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Old February 17, 2001, 07:17 PM   #26
BadMedicine
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Join Date: July 7, 2000
Location: Anchorage
Posts: 863
My gun has a plastic stalk but I swear I have more with wood. Alaska, Kodiak especially is one good place to have a synthetic stalk and stainless gun. There is soo much moisture in alaska, and especially around the coast, and on islands, that the weather, and salt water can really be rough on a gun. Basic cleaning, and caring for them goes a long ways, but givin the same owner, and same care, the synthetic gun will live longer. In some areas...Texas, and drier climates, I really think there's any difference...except maybe the stalk wont scratch and will look prettier longer(if you consider flat black pretty)
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Old February 17, 2001, 07:25 PM   #27
Keith Rogan
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Join Date: March 11, 1999
Location: Kodiak, Alaska
Posts: 1,014
Art,

I'm not so sure it's an ethics issue, exactly (though that's certainly an element), but rather it's this notion of "instant gratification." If you don't want to bother going to the range regularly for practice, you just buy a "better" gun and more powerful optics. You don't want to scout the country you're hunting, so you buy a GPS and talk someone else (me) into taking you along.
And more than that, they take hunting as some sort of competitive sport, as if killing the first deer or the biggest deer is the entire goal - rather than just enjoying hunting for its own sake.
And you're right about many of these guys coming to the sport late. You see this in Alaska a lot, they move here and figure "I'm in Alaska, I should go hunting". And you know, I WANT people to hunt, but for its own sake, not as some sort of weird "buddy thing" or as a competition, but simply as a way to enjoy yourself. If you don't enjoy just being in the woods to see stuff, you probably shouldn't hunt.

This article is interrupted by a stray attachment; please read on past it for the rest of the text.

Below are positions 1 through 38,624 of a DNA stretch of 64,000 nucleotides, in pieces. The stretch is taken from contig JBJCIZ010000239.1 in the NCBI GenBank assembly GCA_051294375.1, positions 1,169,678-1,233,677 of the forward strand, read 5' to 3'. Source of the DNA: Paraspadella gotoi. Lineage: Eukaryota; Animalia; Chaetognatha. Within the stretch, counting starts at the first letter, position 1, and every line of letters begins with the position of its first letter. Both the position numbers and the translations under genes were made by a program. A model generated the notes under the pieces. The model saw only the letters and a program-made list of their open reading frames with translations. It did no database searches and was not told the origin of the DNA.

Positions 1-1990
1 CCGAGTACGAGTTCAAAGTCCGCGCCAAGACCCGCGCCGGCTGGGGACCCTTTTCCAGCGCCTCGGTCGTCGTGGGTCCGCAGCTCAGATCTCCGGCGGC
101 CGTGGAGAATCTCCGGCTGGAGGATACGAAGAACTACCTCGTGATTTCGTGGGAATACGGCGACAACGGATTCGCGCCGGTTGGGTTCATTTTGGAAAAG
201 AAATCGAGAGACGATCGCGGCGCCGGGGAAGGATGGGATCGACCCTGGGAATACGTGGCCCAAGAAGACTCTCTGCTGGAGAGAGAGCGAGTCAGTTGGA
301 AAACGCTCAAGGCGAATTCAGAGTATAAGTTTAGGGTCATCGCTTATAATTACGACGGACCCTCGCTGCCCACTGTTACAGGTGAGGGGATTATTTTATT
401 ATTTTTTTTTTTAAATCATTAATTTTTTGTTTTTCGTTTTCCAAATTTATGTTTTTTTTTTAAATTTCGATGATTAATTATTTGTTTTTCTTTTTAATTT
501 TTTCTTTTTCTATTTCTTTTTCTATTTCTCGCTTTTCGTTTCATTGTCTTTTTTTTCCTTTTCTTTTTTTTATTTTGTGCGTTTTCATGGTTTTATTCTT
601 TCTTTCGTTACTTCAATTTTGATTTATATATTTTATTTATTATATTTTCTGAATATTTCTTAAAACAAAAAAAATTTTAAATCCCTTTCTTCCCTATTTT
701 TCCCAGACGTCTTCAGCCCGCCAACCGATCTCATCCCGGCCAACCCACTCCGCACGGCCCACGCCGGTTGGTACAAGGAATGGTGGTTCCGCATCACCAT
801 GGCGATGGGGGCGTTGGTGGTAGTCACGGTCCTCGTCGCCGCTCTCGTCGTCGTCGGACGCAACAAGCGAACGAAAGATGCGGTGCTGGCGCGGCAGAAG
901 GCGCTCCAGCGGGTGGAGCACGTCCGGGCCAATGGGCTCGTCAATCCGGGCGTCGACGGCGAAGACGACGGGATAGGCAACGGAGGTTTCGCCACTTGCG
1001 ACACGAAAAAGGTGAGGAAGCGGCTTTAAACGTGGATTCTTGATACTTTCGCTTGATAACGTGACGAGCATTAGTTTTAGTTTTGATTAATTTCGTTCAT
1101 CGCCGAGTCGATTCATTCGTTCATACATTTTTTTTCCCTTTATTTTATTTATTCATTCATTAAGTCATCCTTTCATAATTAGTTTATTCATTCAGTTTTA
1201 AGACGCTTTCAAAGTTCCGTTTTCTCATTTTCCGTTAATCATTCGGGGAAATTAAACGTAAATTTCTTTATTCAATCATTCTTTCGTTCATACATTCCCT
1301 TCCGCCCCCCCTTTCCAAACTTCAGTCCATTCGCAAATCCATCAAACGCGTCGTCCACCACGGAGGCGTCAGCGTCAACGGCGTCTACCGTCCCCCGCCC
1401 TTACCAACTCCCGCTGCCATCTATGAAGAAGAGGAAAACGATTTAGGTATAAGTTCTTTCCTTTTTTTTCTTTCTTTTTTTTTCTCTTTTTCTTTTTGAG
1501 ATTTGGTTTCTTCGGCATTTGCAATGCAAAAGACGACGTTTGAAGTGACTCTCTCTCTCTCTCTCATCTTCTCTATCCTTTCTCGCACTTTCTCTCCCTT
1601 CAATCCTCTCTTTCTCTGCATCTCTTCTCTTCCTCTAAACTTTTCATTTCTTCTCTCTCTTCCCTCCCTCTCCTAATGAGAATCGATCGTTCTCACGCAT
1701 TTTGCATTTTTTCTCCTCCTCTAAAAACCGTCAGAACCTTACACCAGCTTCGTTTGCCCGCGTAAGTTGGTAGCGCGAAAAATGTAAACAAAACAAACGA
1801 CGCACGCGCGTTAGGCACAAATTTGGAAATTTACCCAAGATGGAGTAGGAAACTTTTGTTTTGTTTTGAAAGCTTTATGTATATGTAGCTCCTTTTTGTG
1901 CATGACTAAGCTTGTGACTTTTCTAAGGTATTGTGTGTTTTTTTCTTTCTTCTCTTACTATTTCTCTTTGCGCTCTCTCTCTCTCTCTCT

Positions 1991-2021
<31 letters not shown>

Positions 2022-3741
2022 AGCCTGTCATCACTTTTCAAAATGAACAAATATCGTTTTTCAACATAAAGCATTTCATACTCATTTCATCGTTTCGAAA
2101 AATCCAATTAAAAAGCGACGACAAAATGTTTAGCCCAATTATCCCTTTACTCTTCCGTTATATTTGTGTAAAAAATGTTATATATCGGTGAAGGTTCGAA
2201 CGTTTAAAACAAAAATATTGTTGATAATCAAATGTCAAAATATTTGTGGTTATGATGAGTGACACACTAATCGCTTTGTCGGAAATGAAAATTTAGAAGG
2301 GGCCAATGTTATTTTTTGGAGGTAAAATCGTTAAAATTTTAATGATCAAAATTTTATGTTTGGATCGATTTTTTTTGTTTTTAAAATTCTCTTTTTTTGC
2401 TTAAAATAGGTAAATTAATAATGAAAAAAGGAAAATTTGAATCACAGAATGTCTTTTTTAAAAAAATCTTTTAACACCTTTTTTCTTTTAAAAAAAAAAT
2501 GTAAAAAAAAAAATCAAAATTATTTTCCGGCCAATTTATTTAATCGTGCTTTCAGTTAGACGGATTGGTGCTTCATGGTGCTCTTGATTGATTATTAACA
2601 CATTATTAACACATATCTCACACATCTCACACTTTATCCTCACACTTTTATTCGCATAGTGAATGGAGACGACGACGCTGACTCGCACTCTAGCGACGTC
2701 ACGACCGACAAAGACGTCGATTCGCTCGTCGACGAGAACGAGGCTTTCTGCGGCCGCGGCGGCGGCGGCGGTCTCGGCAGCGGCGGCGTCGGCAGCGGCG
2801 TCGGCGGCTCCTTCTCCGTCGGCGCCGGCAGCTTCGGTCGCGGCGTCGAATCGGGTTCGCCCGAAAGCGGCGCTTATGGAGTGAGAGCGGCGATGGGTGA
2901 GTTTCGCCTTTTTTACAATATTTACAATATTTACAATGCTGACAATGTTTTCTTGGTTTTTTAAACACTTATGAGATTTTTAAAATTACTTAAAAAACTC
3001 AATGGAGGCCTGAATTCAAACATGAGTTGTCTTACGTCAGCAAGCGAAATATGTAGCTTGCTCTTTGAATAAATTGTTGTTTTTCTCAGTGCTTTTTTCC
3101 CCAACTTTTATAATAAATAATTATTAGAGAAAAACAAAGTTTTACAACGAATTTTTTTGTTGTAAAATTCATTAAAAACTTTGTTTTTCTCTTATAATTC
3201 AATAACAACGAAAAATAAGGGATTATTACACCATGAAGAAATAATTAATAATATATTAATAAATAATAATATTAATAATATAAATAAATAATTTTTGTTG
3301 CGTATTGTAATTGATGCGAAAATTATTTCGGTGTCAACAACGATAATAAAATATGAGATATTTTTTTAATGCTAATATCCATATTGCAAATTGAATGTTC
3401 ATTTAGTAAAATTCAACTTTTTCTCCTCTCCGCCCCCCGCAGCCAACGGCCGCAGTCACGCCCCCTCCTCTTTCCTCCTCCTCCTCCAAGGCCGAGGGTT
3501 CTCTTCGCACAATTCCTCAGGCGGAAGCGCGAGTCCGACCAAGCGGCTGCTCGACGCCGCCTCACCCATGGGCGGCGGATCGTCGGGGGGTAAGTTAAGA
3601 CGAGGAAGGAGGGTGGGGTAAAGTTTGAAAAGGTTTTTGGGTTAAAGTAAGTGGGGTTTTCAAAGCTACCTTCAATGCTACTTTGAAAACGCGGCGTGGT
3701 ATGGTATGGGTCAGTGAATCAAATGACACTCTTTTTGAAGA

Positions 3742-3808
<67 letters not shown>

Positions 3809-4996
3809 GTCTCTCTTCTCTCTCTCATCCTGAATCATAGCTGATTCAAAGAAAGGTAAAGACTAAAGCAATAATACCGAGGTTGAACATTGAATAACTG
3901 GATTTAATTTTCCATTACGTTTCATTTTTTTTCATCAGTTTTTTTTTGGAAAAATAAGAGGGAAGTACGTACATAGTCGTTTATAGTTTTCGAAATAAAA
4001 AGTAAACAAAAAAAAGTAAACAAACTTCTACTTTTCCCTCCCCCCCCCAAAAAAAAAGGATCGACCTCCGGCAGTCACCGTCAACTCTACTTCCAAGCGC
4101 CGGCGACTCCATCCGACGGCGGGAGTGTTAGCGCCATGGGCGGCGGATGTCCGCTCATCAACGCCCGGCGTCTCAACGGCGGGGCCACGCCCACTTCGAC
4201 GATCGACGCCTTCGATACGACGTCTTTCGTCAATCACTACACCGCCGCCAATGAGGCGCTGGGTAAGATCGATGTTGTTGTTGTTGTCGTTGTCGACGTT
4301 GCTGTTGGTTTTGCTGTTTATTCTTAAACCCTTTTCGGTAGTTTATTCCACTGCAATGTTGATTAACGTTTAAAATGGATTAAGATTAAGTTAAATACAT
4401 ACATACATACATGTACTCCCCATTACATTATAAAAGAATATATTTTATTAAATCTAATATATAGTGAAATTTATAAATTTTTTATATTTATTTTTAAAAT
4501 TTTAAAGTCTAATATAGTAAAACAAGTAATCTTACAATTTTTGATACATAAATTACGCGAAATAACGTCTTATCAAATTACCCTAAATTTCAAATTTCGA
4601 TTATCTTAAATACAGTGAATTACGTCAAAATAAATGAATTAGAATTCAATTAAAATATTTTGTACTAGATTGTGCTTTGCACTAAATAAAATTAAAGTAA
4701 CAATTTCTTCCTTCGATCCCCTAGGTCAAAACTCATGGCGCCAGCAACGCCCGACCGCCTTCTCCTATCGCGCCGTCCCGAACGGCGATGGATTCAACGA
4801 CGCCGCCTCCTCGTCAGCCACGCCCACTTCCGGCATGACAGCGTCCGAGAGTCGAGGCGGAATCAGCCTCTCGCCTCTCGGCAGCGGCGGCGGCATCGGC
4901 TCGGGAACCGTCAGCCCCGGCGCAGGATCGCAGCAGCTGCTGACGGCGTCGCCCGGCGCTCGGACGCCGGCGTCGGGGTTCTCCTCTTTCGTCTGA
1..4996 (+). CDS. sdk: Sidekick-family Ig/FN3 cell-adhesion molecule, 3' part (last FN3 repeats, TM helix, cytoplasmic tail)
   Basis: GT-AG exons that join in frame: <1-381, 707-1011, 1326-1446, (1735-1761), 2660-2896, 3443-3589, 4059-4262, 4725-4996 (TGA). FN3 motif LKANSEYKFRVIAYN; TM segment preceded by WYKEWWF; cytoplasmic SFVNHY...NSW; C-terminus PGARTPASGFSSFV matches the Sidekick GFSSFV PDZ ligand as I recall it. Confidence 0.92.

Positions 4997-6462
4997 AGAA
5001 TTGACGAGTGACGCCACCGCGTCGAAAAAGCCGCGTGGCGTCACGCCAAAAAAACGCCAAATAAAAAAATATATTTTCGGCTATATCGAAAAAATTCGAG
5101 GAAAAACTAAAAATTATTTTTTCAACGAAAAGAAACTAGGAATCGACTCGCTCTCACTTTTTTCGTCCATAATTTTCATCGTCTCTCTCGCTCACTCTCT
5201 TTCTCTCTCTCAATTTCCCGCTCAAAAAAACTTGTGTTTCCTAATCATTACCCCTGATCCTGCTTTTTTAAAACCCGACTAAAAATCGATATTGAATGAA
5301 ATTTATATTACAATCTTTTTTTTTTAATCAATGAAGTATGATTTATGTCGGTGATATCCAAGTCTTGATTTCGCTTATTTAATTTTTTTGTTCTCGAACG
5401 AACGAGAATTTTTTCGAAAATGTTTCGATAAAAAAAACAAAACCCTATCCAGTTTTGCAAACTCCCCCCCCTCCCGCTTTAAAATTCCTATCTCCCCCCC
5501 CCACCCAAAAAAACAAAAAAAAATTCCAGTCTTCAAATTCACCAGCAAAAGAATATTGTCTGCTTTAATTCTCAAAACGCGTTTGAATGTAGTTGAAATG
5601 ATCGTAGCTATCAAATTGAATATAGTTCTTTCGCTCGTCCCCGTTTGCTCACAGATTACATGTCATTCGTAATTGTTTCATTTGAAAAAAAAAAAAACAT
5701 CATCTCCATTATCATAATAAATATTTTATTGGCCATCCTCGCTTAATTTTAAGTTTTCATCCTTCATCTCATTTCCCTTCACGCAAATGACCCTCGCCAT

Romulus,

If I had to boil down "how to be a good hunter" in just a few words, I'd tell you to SLOW DOWN. Hike past where the other hunters are likely to be and then just move into the wind a few slow steps at a time, pause and look around, squat and look low under the brush canopy 18" or so over the ground. After you've completely (and quietly) checked 360 degrees, move another few yards and do it again. If you're moving more than a 1/4 mile or so in an hour, you're going too fast.
You won't get bored. If you move slow enough and quietly enough and look hard enough you'll see all kinds of things that you never noticed before - all kinds of small critters and birds, tracks, droppings, etc. And you'll see deer, more deer than you imagined were in the area. I've shot deer in their beds many times. I've dropped back behind the rest of my party and shot deer lying within yards of where they had just passed. Always look behind you because frequently even if you miss a deer, they'll stand to look after you pass and they get your scent.
Deer are everywhere and most people have NO idea how many deer there are in a given area - far more than you might imagine and many of them are almost entirely nocturnal, you'll never see them from a stand, you have to find them.

90% of the deer will just lay low against the ground and even flatten their ears down to become part of the terrain - difficult to see at first but with practice they just stand right out. 90% of hunters walk right past them.